The Leaning Tower of Ping: How iTunes Could Be Apple’s Undoing

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consistent organizational scheme or design paradigm. The iTunes interface has not been fundamentally overhauled since the days when the program was merely a music manager. So with each new media type that’s added to the menagerie, the iTunes screens grow more confusing. Compare, for example, the way the program displays your songs, movies, TV episodes, podcasts, lectures, books, apps, ringtones, and streaming radio stations. In one category, you get a simple list view. In another, you get a list with thumbnails. In a third, you just see thumbnail or icons. It’s an information architect’s nightmare.

Then there’s the problem of how iTunes manages the actual media files behind all these lists. If you’ve ever tried to manually copy, move, or back up your iTunes media library, you know how difficult it is just to find the stuff on your hard drive, let alone show iTunes where it is once you’ve moved it. And can anyone explain to me why iTunes puts movies, podcasts, TV shows, and voice memos into subfolders of the “iTunes Music” folder, mixing them up with individual music albums, while mobile apps are in a separate folder on the same level as iTunes Music? And why is it that I can I use iTunes to synchronize my mobile and desktop calendars and address books, but to synchronize my photo albums, I have to fire up a separate program, iPhoto?

The only antidote for software cruft, alas, is to start fresh. As Stephenson writes:

At some point, one must ask the question: is this really worth it…? Should we throw another human wave of structural engineers at stabilizing the Leaning Tower of Pisa, or should we just let the damn thing fall over and build a tower that doesn’t suck? Like an upgrade to an old building, cruft always seems like a good idea when the first layers of it go on—just routine maintenance, sound prudent management. This is especially true if (as it were) you never look into the cellar, or behind the drywall. But if you are a hacker who spends all his time looking at it from that point of view, cruft is fundamentally disgusting, and you can’t avoid wanting to go after it with a crowbar. Or, better yet, simply walk out of the building—let the Leaning Tower of Pisa fall over—and go make a new one THAT DOESN’T LEAN.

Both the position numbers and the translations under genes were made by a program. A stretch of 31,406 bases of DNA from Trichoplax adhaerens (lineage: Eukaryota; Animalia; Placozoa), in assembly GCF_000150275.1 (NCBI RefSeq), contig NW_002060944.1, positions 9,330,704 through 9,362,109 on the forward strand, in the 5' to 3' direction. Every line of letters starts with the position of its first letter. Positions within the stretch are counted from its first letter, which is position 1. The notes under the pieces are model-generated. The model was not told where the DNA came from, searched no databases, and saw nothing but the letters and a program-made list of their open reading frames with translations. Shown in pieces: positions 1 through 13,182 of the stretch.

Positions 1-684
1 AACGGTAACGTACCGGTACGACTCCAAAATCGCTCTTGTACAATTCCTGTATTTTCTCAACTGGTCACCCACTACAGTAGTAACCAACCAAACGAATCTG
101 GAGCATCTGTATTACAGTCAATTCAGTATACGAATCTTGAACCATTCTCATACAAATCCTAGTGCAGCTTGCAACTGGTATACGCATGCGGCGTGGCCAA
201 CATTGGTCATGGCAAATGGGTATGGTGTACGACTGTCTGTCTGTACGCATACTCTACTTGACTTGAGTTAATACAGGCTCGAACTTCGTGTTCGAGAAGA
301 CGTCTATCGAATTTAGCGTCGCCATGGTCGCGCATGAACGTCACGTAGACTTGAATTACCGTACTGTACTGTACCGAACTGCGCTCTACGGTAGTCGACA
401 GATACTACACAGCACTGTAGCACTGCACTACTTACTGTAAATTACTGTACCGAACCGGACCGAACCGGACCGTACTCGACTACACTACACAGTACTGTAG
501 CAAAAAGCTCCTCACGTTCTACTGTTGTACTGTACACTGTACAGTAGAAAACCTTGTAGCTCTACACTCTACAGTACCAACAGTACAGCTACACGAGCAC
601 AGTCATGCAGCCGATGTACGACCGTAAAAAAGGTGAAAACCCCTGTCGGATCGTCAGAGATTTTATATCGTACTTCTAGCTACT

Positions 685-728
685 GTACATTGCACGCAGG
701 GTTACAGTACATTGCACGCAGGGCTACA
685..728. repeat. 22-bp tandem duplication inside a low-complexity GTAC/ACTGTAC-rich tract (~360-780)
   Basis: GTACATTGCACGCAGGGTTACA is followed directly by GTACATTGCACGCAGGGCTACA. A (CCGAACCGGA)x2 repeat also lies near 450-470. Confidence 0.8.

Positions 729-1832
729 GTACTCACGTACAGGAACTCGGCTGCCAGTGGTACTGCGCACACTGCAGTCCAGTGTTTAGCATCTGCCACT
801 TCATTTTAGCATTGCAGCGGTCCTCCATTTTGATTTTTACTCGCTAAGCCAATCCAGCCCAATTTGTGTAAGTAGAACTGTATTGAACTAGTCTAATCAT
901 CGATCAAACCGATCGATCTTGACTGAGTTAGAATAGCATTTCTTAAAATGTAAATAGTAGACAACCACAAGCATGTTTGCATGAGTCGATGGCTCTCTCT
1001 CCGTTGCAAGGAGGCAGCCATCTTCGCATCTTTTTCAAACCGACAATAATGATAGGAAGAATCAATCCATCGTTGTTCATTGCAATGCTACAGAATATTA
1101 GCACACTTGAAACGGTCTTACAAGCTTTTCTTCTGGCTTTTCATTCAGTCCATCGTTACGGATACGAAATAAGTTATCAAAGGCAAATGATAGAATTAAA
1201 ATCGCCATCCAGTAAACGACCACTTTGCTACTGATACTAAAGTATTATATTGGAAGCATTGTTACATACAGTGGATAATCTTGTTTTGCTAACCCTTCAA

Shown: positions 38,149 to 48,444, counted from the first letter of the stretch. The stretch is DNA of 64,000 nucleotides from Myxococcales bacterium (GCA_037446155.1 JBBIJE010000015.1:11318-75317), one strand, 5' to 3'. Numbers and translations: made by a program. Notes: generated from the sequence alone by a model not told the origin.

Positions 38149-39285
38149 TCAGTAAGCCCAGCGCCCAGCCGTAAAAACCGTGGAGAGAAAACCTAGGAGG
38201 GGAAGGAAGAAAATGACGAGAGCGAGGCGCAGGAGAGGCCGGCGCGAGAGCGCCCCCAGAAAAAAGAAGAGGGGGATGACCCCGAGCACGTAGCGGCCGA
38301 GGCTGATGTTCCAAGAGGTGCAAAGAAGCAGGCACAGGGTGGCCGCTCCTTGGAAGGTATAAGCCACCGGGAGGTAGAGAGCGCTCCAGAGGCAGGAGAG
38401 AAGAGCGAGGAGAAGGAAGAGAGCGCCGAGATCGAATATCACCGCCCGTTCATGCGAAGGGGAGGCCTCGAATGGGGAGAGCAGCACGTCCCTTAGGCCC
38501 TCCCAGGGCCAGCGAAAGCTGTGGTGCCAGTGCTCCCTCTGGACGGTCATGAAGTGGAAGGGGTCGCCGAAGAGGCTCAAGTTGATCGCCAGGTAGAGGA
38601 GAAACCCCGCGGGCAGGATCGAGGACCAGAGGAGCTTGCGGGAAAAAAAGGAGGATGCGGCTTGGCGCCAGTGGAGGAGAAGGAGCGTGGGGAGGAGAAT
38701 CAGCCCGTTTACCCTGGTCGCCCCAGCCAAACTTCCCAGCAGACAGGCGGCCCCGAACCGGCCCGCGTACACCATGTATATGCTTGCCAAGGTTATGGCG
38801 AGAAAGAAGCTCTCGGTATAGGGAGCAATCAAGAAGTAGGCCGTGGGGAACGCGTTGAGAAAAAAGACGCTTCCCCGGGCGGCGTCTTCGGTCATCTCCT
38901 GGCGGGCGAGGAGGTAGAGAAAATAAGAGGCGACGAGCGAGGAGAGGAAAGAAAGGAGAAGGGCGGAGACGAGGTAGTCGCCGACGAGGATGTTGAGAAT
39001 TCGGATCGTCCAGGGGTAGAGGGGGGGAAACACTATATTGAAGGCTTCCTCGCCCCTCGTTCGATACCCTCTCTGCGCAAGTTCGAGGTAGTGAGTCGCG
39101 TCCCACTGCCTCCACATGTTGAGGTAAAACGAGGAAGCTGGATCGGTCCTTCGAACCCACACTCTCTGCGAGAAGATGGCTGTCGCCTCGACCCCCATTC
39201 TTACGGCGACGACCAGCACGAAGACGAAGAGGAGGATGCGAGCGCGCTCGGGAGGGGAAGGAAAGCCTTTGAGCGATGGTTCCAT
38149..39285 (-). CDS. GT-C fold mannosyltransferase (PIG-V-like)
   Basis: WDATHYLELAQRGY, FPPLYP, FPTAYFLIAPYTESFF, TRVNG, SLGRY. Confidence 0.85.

As a daily user of iTunes, I feel like one of those hackers. I just want to go after the program with a crowbar. Better yet, I want Apple to build something new. And my bet is that Apple’s engineers feel the same urge. But given everything the company has riding on iTunes, the idea of rebuilding the program from scratch (or more likely, breaking it into several programs, in order to bring some logic to the media management madness) must seem incredibly risky and ambitious.

We all know what can happen when such projects go bad—can anyone say Windows Vista? So, instead, Apple will just keep adding cruft, until, at some point around iTunes 11 or 12 or 13, the program will simply suffer a total musical meltdown, like HAL doing his rendition of “Daisy, Daisy.”

Or perhaps there’s a way out. I am optimistic about Apple TV, which, as Jobs emphasized in his keynote, is deliberately designed to be un-computer-like. Asking users to navigate an iTunes-like interface using just a tiny remote control would be patently ridiculous—and because the Apple TV is a streaming device, rather than a storage device, there’s less need for all that complexity anyway. So the Apple TV navigation screens are a model of stripped-down simplicity. They’re reminiscent of, but even simpler than, the mobile versions of iTunes (meaning the iPhone, iPod, and iPad versions).

As more and more people get used to the TV and touchscreen approaches to media management, Apple may come under increasing pressure to port this kind of simplicity back to the Mac and Windows versions of iTunes. That’s my hope, anyway. The sooner Apple demolishes iTunes and builds a new software tower as the hub for its nifty complex of media devices, the happier I’ll be.

For a full list of my columns, check out the World Wide Wade Archive. You can also subscribe to the column via RSS or e-mail, and you can download Pixel Nation, an e-book version of the first 80 columns, as a free PDF file or a $4.99 Kindle edition.

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Wade Roush is the producer and host of the podcast Soonish and a contributing editor at Xconomy. Follow @soonishpodcast

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